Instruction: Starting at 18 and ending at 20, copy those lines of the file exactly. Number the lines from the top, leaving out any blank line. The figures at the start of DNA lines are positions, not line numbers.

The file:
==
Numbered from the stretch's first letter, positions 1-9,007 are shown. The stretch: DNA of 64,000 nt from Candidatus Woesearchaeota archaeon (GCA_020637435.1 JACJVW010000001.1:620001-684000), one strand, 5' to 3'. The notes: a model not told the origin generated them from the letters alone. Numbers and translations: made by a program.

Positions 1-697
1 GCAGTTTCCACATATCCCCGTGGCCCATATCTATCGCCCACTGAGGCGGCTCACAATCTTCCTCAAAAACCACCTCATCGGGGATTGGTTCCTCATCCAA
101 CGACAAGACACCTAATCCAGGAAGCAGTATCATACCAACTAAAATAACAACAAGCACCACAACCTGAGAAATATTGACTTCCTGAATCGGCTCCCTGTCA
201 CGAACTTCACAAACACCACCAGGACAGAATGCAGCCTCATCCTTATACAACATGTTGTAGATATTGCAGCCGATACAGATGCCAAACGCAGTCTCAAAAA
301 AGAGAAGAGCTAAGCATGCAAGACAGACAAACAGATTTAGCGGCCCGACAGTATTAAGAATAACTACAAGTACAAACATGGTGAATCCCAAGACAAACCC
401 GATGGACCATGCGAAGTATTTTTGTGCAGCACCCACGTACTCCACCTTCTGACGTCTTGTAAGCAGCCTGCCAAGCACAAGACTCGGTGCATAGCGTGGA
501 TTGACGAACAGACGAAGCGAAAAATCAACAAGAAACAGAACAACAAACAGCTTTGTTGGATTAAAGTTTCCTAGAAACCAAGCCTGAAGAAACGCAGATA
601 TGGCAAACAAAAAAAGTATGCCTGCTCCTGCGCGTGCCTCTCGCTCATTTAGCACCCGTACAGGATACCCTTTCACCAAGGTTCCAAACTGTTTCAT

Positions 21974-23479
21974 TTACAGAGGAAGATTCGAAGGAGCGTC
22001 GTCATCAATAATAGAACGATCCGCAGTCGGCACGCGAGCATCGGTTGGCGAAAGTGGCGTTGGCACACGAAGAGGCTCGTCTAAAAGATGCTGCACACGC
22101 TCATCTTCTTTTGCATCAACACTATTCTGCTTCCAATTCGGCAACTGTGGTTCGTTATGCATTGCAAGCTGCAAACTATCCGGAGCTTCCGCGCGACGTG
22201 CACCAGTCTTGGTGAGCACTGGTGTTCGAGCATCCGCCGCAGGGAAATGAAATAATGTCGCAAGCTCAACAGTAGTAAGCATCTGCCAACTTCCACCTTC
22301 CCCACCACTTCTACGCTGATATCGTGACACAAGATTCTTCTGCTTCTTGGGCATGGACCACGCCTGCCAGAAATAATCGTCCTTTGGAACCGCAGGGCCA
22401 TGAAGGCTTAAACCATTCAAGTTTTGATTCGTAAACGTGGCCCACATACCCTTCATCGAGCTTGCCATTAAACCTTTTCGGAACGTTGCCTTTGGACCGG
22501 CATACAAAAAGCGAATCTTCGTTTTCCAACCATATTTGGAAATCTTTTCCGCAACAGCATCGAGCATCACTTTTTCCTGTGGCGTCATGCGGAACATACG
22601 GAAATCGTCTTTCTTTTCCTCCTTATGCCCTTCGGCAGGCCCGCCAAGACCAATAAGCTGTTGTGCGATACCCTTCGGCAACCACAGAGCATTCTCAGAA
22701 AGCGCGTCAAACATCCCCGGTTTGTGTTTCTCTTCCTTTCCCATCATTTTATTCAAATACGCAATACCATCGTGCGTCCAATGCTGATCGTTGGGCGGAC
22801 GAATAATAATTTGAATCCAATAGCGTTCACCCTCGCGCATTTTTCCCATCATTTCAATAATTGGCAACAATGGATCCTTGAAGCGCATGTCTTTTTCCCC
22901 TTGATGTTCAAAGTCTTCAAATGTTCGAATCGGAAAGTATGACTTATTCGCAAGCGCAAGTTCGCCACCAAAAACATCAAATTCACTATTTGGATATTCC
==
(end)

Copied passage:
22601 GAAATCGTCTTTCTTTTCCTCCTTATGCCCTTCGGCAGGCCCGCCAAGACCAATAAGCTGTTGTGCGATACCCTTCGGCAACCACAGAGCATTCTCAGAA
22701 AGCGCGTCAAACATCCCCGGTTTGTGTTTCTCTTCCTTTCCCATCATTTTATTCAAATACGCAATACCATCGTGCGTCCAATGCTGATCGTTGGGCGGAC
22801 GAATAATAATTTGAATCCAATAGCGTTCACCCTCGCGCATTTTTCCCATCATTTCAATAATTGGCAACAATGGATCCTTGAAGCGCATGTCTTTTTCCCC